Lahore police will reward citizens and community leaders with cash and certificates in case they would pass on useful information related to criminals and suspected militants.
Capital city police officer Muhammad Amin Wains told reporters that more than 3000 community leaders are enlisted under the latest “Local Eye” system designed with the help of Punjab information technology board to strengthen surveillance in the sprawling city. DIG (Investigations) Sultan Chaudhry, DIG Security Dr Moeen, SSP Rai Ijaz Ahmed, SSP Rana Ayyaz Saleem, and all divisional police officers were also present at the inaugural ceremony.
The CCPO said the initiative would empower the representatives of local government bodies, particularly female community leaders.
“We request all citizens and community leaders to help us secure this city and its citizens. This digital technology has enabled city police to end communication gap between police and the public,” the additional inspector general of police.
Wains was talking to reporters after the formal launch of Local Eye software at the main Operations Room established at the Civil Lines police headquarters on Monday.
“Now, councilors and community leaders are just a click away. They can report to police within seconds and all reports will be seen simultaneously at various levels,” the city police chide said. “This is a pilot project and it would be extended to other parts of the province in different phases,” he added.
The officer further said the police would defeat criminals and terrorists with the active support of local leaders and citizens. He said that city police launched several software and mobile phone applications in recent years to stay in touch with communities and citizens.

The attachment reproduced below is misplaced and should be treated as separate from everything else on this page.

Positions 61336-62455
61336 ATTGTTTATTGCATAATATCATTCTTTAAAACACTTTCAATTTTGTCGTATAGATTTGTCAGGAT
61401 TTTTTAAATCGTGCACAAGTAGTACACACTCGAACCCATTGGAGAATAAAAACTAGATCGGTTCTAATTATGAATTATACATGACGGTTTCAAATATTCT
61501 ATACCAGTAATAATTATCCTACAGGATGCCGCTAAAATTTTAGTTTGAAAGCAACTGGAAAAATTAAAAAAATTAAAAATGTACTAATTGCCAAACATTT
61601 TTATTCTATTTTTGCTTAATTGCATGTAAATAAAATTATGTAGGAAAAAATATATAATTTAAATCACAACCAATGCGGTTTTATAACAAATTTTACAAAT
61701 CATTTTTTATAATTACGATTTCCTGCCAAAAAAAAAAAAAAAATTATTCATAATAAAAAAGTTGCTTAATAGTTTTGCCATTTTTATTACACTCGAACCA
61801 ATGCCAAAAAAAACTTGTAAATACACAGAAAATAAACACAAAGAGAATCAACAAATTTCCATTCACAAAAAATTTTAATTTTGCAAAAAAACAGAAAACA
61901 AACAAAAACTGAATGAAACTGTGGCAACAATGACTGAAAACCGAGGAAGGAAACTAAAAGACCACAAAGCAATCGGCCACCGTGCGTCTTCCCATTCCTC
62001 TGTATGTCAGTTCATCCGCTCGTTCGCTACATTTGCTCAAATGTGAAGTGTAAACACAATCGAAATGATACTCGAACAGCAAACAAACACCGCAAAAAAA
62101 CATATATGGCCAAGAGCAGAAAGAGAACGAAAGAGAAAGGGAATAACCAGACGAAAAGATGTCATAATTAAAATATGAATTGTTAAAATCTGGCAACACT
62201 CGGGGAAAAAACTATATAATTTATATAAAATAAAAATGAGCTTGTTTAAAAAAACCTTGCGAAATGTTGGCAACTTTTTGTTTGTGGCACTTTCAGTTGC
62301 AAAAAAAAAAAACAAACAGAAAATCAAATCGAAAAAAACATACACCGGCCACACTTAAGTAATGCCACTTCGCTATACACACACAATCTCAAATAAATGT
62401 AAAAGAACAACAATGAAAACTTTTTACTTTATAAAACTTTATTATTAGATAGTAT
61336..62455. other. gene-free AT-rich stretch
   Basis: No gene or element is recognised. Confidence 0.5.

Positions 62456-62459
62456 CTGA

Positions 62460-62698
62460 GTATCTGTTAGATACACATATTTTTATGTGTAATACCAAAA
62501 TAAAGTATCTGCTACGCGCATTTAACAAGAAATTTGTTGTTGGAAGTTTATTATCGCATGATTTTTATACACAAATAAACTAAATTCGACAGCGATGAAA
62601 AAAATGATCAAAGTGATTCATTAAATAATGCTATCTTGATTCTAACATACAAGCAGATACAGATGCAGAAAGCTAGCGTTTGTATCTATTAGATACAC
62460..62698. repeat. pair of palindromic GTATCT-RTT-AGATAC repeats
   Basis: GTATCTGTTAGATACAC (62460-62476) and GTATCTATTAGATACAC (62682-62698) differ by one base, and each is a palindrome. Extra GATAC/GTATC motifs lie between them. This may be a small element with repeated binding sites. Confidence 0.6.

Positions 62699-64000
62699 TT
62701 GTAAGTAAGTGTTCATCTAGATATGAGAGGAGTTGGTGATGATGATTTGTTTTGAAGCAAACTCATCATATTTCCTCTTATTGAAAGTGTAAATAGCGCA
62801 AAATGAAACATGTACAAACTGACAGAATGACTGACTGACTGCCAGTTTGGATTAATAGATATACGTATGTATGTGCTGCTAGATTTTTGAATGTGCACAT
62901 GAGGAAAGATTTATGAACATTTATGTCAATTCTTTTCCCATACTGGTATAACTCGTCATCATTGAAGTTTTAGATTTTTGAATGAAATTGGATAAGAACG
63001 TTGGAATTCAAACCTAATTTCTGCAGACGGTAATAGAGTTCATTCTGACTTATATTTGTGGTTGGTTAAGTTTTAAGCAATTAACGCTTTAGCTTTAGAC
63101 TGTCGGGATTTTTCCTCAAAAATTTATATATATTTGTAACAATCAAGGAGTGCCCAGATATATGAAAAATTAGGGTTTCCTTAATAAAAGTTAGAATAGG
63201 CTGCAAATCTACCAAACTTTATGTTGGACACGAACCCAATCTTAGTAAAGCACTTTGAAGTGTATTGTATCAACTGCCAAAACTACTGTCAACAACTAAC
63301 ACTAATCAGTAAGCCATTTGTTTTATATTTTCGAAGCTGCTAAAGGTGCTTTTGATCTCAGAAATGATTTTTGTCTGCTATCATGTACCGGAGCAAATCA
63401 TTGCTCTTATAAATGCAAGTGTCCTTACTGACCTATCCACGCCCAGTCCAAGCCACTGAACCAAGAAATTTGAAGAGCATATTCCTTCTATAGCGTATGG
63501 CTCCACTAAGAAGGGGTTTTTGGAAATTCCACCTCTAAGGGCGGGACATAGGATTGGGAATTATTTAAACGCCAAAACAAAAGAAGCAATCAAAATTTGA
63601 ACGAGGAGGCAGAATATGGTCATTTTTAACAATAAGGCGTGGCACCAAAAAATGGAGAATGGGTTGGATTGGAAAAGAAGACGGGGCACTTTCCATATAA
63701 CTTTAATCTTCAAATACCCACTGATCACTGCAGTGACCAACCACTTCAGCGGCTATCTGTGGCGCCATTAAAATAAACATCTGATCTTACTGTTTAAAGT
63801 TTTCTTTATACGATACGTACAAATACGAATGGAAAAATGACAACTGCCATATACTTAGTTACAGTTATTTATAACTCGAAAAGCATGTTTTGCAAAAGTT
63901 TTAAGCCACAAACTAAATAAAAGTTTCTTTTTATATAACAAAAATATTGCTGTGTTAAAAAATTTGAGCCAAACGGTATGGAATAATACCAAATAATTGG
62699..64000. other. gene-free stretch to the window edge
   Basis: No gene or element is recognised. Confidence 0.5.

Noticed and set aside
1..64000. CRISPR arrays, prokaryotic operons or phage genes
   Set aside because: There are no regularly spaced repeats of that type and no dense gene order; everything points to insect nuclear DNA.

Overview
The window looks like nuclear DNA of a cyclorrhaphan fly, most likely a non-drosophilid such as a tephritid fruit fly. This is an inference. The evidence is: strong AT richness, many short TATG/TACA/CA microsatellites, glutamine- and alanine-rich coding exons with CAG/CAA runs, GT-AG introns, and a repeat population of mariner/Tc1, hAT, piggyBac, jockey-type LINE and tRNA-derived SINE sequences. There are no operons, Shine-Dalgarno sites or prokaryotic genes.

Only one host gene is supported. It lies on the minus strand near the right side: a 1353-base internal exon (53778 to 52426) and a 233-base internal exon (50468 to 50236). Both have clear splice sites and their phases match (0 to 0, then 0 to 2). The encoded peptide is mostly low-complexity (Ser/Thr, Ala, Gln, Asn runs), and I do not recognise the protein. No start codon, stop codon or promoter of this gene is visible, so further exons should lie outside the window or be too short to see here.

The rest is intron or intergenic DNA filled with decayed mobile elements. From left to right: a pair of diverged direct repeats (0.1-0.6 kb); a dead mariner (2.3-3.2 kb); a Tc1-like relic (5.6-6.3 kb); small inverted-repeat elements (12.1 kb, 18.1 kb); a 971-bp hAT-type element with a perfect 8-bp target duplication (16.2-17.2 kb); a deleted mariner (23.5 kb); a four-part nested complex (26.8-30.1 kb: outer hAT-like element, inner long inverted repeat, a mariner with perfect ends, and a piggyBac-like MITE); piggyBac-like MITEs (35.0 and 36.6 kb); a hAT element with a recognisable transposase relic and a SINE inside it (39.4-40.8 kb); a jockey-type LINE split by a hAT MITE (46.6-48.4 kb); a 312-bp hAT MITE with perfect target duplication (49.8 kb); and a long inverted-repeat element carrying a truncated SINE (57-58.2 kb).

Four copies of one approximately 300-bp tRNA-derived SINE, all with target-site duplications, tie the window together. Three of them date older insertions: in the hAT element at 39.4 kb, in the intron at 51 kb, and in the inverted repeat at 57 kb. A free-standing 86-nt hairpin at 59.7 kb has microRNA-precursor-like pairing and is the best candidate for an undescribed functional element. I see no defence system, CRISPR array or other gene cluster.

“If someone uses our SMS service or other software to give police important information, he would be equally rewarded. We will review all complaints and reports on fortnightly and monthly basis. We expect, it will be very fruitful exercise and we call for public cooperation,” the officer said.
This new crime-preventing technology was designed to bridge communication gap between police officers and elected representatives, said Rana Ayyaz Saleem, who is supervising the digital police operations.
The plan is part of a full-fledged digital policing project that is underway in the province, the officer added.
Authorities wants that police operations should be conducted digitally as well. Therefore, the largest law enforcement agency is being equipped with software, hardware, and other communication networks based on handsets.
On this occasion, police officer Ayyaz Saleem also said that the Local Eye software would help police improve coordination with public at police station level. He said the police launched the new software in a bid to boost community policing. He said the new software will help the Chairmen, Vice-Chairmen and Councilors of the local union councils to contact the top ranking police officers within a few minutes in case of any problem. The public representatives can also report complaints against police by busing this software, he said.
In Lahore, the Local Eye was activated following the successful launching of Hotel Eye system. Last year, city police had linked more than 500 hotels with the crime database at state-of-the-art control rooms. The police provided android phones to the hotel managers and linked their computerised system to the police nerve-centers through the software in a bid to get details of all the visitors or guests.
Also, the police had arrested at least 450 criminals from different hotels after tracing them through the software. The police also checked the entries of no less than 200,000 guests in just 60 days.
Police use of modern technology is multiplying across the world. In addition to latest and well-equipped cars and heavy bikes, body cameras, CCTVs, in-vehicle computers, license plate readers, and fingerprint reading tools are gaining rapid adoption, according to security experts.
Officers in Lahore are seen checking the records of vehicles by using their handsets these days. Within a few second, they can trace the stolen vehicles by typing the car registration numbers on the mobile phones applications.
Javed, Ashraf. Local Eye for local bodies activated. The Nation, April 11, 2017.